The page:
March 16, 2012

For 11 years since arriving from Colombia, the Acuña family has lived and worked in this country as productive, law-abiding citizens. Then this month, having been denied the political asylum they sought in the United States, they were yanked from their Germantown home and locked up in a detention center on Maryland’s Eastern Shore. Though they are now free, having been granted a one-year reprieve from deportation, their story raises serious questions about our values: Having done no harm to the community in which they sought to be a part, they face the prospect of life-shattering punishment. Why?

I know Jorge Steven Acuña, the son of Jorge and Blanca Acuña, from his years at Northwest High School, where I am a teacher and soccer coach. I encounter many students who do not apply themselves, who show little or no effort, and who squander the vast opportunities afforded them by this country. Jorge was not one of those. He was an honors student, graduating with a grade-point average of 3.8, and took part in multiple extracurricular activities, including helping Northwest win its first division championship for soccer. He was never in trouble. Above all, Jorge was a positive role model for all students, regardless of age or race. He and his family learned English and assimilated into American culture. They worked for the same dreams my own ancestors pursued when they arrived in America generations ago.

And Jorge has continued to pursue his dreams through education. He is a shining example of the need for a federal Dream Act, which would offer such promising young people brought to the United States as children a chance to become citizens, as well as the state version, which would help make higher education affordable to them. Jorge applied for and paid to attend Montgomery College, where he is set to graduate early. His goal is a career in medicine — not in Colombia but in the United States. He wants to dedicate his life to helping people in his adopted home, the country that gave him so much, the country that may yet take everything away. If he succeeds, how many Americans will Jorge help? If he is sent back to Colombia, we will never know.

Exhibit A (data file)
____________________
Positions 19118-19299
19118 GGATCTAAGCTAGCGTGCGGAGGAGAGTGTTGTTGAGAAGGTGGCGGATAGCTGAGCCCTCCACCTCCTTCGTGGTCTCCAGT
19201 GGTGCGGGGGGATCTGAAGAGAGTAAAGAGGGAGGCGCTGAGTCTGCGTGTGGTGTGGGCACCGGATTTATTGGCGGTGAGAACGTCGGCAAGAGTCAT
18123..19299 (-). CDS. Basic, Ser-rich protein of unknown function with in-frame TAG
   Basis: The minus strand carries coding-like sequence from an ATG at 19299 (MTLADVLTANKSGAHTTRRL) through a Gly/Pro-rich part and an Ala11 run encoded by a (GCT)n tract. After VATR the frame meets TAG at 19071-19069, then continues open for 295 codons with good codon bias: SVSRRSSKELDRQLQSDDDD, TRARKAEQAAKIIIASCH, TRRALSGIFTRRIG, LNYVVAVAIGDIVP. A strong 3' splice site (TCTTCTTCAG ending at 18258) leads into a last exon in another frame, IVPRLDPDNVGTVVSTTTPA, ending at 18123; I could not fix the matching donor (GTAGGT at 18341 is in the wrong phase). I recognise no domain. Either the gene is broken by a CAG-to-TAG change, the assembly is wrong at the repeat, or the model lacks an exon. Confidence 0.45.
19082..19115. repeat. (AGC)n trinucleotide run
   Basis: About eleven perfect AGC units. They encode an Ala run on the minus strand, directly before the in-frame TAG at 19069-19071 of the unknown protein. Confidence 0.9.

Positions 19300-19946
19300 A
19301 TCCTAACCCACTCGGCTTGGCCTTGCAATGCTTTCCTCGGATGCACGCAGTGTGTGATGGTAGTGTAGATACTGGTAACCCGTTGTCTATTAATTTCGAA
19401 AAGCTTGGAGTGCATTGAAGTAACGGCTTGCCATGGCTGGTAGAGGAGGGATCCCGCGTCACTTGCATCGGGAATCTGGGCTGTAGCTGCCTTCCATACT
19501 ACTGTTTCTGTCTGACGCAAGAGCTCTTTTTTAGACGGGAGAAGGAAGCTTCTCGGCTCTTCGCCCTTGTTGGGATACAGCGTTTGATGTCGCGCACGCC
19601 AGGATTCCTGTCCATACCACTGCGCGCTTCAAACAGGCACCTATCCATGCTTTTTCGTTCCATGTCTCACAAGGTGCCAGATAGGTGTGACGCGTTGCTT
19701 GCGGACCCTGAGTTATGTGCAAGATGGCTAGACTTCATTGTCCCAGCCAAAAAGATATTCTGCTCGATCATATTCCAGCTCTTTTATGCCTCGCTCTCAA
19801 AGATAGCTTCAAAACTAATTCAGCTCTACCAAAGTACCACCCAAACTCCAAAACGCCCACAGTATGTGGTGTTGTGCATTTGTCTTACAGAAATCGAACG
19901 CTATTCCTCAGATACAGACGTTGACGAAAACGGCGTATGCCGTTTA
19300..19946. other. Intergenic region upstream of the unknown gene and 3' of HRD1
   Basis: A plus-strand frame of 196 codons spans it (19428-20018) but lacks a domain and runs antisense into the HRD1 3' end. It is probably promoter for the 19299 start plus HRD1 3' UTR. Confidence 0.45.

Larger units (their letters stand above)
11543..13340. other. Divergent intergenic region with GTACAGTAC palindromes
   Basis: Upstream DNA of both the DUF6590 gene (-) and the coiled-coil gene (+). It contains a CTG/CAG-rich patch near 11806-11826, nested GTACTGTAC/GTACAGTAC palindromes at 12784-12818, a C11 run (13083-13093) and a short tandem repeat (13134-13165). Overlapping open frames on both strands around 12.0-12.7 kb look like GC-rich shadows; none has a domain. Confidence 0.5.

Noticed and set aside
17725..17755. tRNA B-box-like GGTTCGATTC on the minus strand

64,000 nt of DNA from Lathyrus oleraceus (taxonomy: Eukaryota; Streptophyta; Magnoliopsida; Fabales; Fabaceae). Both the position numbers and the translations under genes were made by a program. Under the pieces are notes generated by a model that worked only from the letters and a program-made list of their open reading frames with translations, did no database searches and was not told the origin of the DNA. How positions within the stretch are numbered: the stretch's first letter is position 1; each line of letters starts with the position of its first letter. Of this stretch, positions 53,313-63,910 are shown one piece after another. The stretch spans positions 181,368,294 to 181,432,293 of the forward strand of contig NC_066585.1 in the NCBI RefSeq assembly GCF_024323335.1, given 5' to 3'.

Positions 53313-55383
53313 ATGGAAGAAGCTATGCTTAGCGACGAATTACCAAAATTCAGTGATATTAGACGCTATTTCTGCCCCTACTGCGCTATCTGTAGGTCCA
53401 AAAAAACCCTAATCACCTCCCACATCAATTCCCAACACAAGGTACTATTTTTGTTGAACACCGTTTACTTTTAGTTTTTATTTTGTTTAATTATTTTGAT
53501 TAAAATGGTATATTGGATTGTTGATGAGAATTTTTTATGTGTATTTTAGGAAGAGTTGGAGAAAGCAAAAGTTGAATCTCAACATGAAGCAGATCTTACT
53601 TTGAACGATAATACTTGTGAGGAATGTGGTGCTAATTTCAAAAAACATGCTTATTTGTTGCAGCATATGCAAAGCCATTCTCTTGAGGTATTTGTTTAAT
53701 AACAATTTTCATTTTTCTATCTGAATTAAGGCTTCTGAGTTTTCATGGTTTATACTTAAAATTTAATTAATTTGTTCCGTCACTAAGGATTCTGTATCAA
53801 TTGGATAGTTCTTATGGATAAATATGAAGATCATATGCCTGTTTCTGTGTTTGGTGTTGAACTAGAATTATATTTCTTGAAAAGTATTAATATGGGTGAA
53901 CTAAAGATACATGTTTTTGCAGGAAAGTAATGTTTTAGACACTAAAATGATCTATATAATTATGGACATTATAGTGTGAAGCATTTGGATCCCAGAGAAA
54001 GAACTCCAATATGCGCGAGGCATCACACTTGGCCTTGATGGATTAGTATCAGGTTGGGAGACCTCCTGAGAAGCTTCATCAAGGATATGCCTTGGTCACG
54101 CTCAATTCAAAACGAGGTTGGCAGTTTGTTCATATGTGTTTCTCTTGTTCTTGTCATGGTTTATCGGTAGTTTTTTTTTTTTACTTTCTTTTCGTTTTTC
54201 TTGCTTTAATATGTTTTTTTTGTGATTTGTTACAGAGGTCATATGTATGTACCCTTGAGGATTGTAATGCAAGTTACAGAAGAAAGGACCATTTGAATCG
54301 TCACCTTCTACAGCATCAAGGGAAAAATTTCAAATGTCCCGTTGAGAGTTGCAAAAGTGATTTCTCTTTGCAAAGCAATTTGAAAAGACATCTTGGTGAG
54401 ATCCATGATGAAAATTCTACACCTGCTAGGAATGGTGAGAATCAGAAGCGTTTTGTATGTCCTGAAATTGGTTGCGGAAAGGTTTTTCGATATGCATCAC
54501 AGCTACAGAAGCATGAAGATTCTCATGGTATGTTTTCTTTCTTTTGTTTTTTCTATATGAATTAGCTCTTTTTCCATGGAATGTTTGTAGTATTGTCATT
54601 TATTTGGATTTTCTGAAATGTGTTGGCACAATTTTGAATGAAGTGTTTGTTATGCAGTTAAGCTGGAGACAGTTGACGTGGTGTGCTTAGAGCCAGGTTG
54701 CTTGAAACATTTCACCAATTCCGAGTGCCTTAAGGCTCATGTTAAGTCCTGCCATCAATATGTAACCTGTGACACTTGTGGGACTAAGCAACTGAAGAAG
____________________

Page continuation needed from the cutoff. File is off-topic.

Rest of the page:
Should we tell Jorge, sorry, if only your grandparents had come to the United States instead of your parents, we would love to have you? How does that make sense? How is that just?

In many ways, the Acuñas seem more “American” than many who were born here. Self-improvement and an excellent work ethic are values Americans hold dear, and they are values the Acuñas have exhibited for more than a decade. How many natural-born citizens leech off the community and lack the ambition and determination of Jorge and his family? It is an unfathomable shame that birthplace holds more importance to our government than what people actually do and mean to our society. We gain nothing by sending such people away.